Like its counterpart soundtrack O Brother, Where Art Thou?, the splendid traditional fare on Songcatcher doesn't need visuals to be profound and deeply soul stirring. An independent film set in 1907, Songcatcher tells the story of Dr. Lily Penleric, a prim and proper musicologist who discovers the all-male review board has denied her tenure, whereupon she embarks on an eye-opening -- and ear-opening -- visit to her sister in the Western Mountains of North Carolina. The stellar female voices giving life to an ages-old repertoire ("Barbara Allen," "Wayfarin' Stranger," "Moonshiner," et al.) include those of Rosanne Cash, Julie Miller, Allison Moorer, Emmylou Harris, Iris DeMent, Deana Carter, Gillian Welch, and Maria McKee. Newly written songs in the Appalachian style are contributed by Patty Loveless ("Sounds of Loneliness"), Julie Miller ("All My Tears"), and, notably, Dolly Parton, whose "When Love Is New" (sung with actress Emmy Rossum) is of a piece with the powerful original songs she penned for her The Grass Is Blue and The Little Sparrow bluegrass albums. To say that Songcatcher will stand the test of time is to state the obvious -- it already has.
- Release Date:
- Vanguard Records
Performance CreditsJerry Douglas Guitar (Resonator)
Sam Bush Mandolin
Patty Loveless Track Performer
Dolly Parton Track Performer
Iris DeMent Track Performer
Hazel Dickens Track Performer
Julie Miller Track Performer
Steve Buckingham Dulcimer
Dennis Crouch Bass
Stuart Duncan Fiddle
Larry Franklin Fiddle
Emory Gordy Acoustic Guitar
Tony Harrell Harmonium
David Mansfield Fiddle,Conductor
Dean Parks Guitar
Carmella Ramsey Fiddle,Background Vocals
Deanie Richardson Fiddle,Mandolin
Tammy Rogers Fiddle
Darrell Scott Acoustic Guitar,Banjo,Mandolin
Jeff White Acoustic Guitar,Background Vocals
Glenn Worf Upright Bass
Chris Farren Percussion,Background Vocals
Deana Carter Background Vocals
Gillian Welch Banjo
Sara Evans Track Performer
Bryan Sutton Guitar
Allison Moorer Track Performer
Tracy Hackney Dulcimer
Technical CreditsRosanne Cash Arranger
Steve Buckingham Producer
Neal Cappellino Engineer
Emory Gordy Producer
John Leventhal Arranger,Producer,Engineer,Instrumentation
David Mansfield Arranger,Programming,Producer,Engineer,Adaptation,Instrumentation
Steve Marcantonio Engineer
Gary Paczosa Engineer
Dennis Ritchie Engineer
David Thoener Engineer
Chris Farren Arranger,Producer
Gillian Welch Arranger,Producer
David Rawlings Arranger,Producer,Engineer
Georgette Cartwright Creative Services Coordinator
Glen Neibaur Engineer
Chris Covert Producer
Ken Levitan Producer
John Saylor Engineer
Kimberly Levitan Art Direction
Most Helpful Customer Reviews
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Maybe I misheard. But this was not the movie's soundtrack. The treatment was modernized and was tolerable. But the changes took some of the guts and heart out of many of the songs. A few, however, still shine through.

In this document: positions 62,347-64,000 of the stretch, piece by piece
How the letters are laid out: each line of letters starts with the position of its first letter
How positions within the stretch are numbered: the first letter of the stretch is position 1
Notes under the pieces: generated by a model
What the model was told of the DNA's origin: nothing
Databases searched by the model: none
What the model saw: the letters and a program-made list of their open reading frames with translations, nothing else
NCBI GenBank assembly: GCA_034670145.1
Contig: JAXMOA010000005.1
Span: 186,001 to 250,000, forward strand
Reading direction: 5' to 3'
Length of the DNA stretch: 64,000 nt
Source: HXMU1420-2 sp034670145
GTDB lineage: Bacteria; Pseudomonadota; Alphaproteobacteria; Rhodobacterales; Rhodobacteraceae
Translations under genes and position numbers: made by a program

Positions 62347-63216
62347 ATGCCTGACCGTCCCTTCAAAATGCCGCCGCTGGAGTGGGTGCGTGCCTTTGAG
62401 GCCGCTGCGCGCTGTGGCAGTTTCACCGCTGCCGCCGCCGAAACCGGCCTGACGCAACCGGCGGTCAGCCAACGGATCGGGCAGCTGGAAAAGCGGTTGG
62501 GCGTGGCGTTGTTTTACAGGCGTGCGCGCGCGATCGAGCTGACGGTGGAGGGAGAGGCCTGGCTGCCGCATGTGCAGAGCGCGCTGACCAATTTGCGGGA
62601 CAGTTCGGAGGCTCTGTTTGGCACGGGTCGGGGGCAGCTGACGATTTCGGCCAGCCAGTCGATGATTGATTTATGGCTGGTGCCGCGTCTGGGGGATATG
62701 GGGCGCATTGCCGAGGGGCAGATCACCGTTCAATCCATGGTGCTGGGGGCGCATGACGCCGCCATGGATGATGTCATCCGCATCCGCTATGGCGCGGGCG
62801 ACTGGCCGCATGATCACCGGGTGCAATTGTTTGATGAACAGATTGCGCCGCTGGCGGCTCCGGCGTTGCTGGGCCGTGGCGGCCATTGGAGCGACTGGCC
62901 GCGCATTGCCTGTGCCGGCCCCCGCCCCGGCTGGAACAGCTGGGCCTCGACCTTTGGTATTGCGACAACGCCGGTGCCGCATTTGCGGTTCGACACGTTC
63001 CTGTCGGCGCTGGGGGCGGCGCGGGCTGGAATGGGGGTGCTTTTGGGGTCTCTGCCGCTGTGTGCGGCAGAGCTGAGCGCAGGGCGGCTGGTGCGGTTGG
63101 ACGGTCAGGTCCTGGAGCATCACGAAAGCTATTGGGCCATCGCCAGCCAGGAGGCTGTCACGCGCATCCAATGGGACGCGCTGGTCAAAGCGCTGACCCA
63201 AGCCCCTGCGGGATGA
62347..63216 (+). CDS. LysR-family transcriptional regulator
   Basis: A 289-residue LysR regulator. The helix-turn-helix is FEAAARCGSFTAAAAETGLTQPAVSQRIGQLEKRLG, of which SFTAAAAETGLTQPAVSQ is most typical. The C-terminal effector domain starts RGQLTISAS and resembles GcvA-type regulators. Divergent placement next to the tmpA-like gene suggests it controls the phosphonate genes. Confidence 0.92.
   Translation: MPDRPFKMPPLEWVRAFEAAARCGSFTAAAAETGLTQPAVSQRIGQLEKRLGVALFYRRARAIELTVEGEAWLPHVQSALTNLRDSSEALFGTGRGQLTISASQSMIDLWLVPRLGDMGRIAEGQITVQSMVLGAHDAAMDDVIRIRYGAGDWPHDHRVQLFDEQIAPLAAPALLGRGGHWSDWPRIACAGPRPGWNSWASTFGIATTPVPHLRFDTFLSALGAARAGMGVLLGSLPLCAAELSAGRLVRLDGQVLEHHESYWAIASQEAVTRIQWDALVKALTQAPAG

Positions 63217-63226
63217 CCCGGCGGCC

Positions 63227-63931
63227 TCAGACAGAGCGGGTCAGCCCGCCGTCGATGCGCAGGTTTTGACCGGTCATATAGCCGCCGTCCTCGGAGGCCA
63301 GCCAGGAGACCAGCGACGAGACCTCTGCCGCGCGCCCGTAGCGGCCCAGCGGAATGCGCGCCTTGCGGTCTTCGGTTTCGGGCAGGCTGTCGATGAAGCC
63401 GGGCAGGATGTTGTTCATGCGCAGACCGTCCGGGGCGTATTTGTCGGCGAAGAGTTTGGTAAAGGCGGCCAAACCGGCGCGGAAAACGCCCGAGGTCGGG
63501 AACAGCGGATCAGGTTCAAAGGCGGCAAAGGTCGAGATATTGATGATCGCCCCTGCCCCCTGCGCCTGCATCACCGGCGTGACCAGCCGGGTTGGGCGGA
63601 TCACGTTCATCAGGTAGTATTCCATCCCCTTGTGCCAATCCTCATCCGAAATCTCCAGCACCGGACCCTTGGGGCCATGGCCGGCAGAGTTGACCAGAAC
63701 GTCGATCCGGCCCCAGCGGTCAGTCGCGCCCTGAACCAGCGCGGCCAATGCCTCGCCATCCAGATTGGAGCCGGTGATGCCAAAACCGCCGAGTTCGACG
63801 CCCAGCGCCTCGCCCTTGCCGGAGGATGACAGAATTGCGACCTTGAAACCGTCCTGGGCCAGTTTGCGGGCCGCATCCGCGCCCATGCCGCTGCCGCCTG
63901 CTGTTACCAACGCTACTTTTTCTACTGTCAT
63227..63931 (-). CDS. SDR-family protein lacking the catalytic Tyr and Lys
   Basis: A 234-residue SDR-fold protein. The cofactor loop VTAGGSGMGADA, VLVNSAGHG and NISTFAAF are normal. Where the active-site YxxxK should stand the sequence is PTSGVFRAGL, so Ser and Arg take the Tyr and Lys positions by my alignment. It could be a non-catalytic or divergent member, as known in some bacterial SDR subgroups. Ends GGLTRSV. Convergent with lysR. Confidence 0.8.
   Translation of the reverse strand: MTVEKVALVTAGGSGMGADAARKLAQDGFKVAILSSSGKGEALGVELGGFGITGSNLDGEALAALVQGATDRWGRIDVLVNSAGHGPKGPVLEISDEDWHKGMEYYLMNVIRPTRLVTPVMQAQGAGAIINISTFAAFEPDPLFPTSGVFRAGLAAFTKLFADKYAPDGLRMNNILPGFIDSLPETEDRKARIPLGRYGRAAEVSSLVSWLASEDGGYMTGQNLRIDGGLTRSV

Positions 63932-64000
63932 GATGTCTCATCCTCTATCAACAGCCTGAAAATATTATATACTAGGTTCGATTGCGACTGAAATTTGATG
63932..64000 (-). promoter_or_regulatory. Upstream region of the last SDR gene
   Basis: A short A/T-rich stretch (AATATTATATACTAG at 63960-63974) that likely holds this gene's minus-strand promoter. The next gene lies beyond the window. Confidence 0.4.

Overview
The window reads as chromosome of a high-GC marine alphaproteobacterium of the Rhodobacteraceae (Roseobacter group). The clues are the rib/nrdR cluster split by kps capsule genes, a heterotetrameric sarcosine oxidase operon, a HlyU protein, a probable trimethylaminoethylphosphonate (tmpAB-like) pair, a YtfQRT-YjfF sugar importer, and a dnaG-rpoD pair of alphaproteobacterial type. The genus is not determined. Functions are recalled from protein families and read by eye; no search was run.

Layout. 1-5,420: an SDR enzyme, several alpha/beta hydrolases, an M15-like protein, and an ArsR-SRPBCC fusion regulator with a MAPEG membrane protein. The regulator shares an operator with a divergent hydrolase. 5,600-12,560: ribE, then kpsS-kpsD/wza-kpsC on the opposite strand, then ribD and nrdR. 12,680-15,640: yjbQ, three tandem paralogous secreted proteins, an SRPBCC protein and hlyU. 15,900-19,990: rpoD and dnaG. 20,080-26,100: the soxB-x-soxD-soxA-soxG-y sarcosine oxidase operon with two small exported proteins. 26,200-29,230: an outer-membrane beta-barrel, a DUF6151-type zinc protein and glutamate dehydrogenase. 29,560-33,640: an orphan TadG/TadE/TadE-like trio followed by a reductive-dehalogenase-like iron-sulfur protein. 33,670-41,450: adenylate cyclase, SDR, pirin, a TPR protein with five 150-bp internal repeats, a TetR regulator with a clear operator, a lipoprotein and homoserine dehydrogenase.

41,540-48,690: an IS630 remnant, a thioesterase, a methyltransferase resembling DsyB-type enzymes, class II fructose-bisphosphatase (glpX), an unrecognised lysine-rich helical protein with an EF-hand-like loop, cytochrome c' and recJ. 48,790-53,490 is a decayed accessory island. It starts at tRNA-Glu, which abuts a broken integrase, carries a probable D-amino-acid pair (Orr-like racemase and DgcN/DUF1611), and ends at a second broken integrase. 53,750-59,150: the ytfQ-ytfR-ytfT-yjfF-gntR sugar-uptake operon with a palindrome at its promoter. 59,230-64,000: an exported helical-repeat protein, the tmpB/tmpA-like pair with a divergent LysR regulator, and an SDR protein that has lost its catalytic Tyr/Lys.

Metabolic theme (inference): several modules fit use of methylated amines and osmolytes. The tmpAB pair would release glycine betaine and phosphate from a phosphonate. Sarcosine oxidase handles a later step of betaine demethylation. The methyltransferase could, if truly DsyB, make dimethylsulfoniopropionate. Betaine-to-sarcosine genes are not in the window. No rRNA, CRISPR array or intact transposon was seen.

I don't think that what you are showing available is the ORIGINAL soundtrack from the movie that I have watched , with pure delight,numerous times on TV. Was there an original soundtrack made available and if so where might I purchase it. Thank You
Having just seen the movie, I quickly started to look for the music of my own youth. The truth from the folks who were born to it with melodies washing over them constantly from cradle to grave. Tears of truth and roots of real love and wonderment of their hearts live forever in their songs.
Most of the singers sounded authentic, not trained voices,but telling the stories with feeling. If Emmy Rossum does not have a CD out with "Barbara Allen" and others, she should. The character, Earl, was a surprise when he awoke from being knocked out and sang the first verse of "A Conversation With Death". Some of the accents were authentic, but the young man who worked for the school, and who ultimately burned the school, used a non-mountain accent, especially noticed when he said, "Where'd you get that fancy thing?" To earn her Oscar in "CoalMiner's Daughter", Sissy Spacek spent a lot of time with Loretta Lynn and learned the accent. She only made one blunder, which surprised me that it was allowed to pass, when she said, "They just die. They all die." These characters would have sounded more realistic if they learned the southern mountain way of pronouncing vowels.
What a piece of history. Music gets your hands clappin' and feet moving. The movie and sound track are fantastic. Not being a ''blue grass'' listener, the music moves you into a different time; a relaxed, not rushed time; a simpler time. Pure enjoyment.
City slickers and hillbillies alike will love these songs sung in the Appalachian style ;-) Many of them are old English folk songs that came to America with the settlers and the narratives differ so much from lyrics penned today it's just plain fun to hear them, plus the female vocals will blow you away. So real, so powerful, so good - these women don't need a studio filled with sound engineers to make up for starved anorexic voices.
This CD sends the listener back to the days of pure, simple, expressive music. It's a joy to listen to and a great relaxation tool.
The emergence of ''O Brother Where Art Thou'' made me fall in love with that which I always considered ''country music for hayseeds and hillbillies''. I completed fell in love with bluegrass. The soundtrack to ''Songcatcher'' has the same appeal as ''O Brother'', with mainly female artists. It hasn't left my CD player since I purchased it. Although the version of ''O Death'' doesn't hold a candle to the version on the OBWAT soundtrack, I highly recommend ''Songcatcher''. I especially adore track # 6, ''Wayfarin' Stranger'' by Maria McKee. What a voice!